Stability in petroleum contracts:
: rhetoric and reality. (Lessons from the experiences of selected developing countries and economies in transition (1980-2002

  • Abdullah Al Faruque

    Student thesis: Doctoral ThesisDoctor of Philosophy


    The discourse on stability of petroleum contracts revolves around how to resoh, e the
    tension between the sovereign right to regulate the petroleum industry and the necessity
    to protect the legitimate interests of foreign investors. The irreversible nature of
    investment in the petroleum sector, the long pay back period in petroleum contracts, and
    the political and commercial risks inherent in petroleum projects necessitates stability
    over the life of the contract as an essential condition for achieving economic interests
    for the main players in the petroleum industry. The stability of a petroleum contract
    involves a complex interaction of the legal, economic and political environment in the
    host country in which it operates and is profoundly shaped by the interplay between
    internal and external factors governing the petroleum industry.
    The aim of the thesis is to examine and analyse the recent trends on stability of
    the petroleum contract in developing countries and economies in transition. Perception
    of petroleum as a finite, non-renewable resource and the attendant public interest
    dimension embedded in the contractual arrangements for its exploitation makes the
    petroleum industry a highly regulated and historically popular area of state intervention.
    Petroleum contracts are also vulnerable to various kinds of change of circumstances,
    which can disturb the economic equilibrium of contracts. Stability mechanisms in legal,
    contractual and economic forms are needed to counter these political, fiscal and
    commercial risks in petroleum contracts.The study observes that over the last two decades, the fierce competition among
    the developing countries and economies in transition for attracting foreign investment in
    natural resources exploration and the end of their radical nationalistic feelings and
    hostile attitude towards foreign investment have persuaded them to provide favourable
    conditions in petroleum contracts for the petroleum companies. The study finds that the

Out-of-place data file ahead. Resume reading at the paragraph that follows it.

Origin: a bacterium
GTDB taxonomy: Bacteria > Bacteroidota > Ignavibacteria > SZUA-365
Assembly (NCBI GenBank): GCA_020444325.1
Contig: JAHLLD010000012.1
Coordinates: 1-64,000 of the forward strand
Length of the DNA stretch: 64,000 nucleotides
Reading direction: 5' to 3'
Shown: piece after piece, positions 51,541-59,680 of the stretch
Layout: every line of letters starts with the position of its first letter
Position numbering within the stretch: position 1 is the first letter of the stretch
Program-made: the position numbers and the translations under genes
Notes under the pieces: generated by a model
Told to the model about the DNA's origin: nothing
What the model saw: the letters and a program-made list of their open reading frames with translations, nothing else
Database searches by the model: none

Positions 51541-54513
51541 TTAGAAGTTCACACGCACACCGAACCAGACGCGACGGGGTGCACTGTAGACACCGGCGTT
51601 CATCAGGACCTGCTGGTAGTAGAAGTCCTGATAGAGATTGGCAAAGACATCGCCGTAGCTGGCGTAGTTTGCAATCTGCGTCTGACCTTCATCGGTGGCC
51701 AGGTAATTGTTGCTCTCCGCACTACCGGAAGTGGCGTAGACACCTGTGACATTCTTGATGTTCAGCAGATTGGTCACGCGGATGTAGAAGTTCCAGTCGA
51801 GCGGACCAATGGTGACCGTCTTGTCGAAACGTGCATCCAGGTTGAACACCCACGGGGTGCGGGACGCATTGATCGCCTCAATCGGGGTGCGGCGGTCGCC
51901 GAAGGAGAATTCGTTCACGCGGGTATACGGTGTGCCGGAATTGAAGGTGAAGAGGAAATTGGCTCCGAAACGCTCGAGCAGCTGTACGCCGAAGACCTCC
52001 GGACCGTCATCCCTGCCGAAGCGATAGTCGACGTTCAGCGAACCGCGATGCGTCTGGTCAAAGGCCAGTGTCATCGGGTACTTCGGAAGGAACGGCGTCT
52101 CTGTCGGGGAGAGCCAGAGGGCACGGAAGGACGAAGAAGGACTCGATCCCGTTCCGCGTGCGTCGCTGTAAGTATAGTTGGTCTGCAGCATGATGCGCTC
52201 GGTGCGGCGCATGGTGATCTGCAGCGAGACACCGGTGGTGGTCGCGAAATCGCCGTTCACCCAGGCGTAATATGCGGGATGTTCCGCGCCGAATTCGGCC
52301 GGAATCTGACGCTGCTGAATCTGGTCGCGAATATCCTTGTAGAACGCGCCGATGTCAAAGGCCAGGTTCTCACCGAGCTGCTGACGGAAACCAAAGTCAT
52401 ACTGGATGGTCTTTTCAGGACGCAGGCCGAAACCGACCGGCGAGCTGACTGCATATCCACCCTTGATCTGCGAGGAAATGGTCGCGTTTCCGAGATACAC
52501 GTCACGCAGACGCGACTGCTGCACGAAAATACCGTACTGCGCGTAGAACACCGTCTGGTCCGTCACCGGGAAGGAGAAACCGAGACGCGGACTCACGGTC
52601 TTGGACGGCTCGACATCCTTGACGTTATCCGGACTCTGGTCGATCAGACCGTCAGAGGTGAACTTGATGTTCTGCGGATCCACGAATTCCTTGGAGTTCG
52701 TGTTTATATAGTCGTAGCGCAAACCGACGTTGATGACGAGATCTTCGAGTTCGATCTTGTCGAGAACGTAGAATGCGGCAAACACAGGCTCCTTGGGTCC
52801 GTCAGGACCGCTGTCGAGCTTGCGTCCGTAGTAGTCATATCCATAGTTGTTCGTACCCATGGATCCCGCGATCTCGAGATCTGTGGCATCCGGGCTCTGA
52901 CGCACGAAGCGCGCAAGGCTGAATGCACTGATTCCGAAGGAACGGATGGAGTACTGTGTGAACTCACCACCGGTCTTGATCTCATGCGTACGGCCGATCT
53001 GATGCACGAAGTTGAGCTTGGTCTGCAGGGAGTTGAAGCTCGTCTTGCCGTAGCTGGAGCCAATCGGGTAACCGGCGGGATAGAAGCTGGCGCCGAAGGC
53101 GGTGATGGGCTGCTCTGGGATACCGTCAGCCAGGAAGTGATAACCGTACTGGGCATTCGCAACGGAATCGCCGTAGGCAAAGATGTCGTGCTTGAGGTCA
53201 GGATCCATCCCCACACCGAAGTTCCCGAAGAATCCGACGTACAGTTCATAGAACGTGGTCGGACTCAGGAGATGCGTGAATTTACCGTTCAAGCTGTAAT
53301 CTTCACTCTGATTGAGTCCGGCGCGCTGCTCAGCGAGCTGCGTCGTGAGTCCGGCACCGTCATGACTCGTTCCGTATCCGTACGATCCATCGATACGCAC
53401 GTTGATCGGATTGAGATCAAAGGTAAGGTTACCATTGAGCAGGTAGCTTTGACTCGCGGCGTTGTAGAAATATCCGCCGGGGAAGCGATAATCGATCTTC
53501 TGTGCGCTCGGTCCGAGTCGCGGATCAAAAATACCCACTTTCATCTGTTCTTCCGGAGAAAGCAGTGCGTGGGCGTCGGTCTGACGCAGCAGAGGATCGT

petroleum contracts in these countries during this period have been marked by increased
    stability guarantees, greater flexibility in fiscal terms and increased efforts of the parties
    to make provisions for renegotiation and adaptation of the contract in changing
    circumstances to maintain stability in the contract and to attract foreign investment in
    petroleum projects.
    The growing concerns about negative environmental impact and consequently
    regulatory and liability risks by the host states have appeared as a significant political
    risk factor to the petroleum companies. Similarly, host communities' hostile actions
    spurred by negative social impact of petroleum operations and human rights violations
    at various stages of petroleum development can pose a threat to stability and to the
    economic viability of petroleum projects.
    The study emphasises that integration of environmental and social concerns in
    petroleum development, assessment of environmental and social impacts, consultation
    with key stakeholders in the project design and implementation, equitable distribution
    of economic benefits from the project, respect for human rights of the host community
    in petroleum exploitation are all seen as key issues to be addressed in order to reduce
    negative impacts from project, and to enhance stability of the projects. A clearly defined
    role for the government and company in the area of social responsibility is needed to
    reduce much of the uncertainty about the allocation of responsibilities that they should
    Date of Award2005
    Original languageEnglish
    SupervisorPeter Cameron (Supervisor)


    • Petroleum contracts

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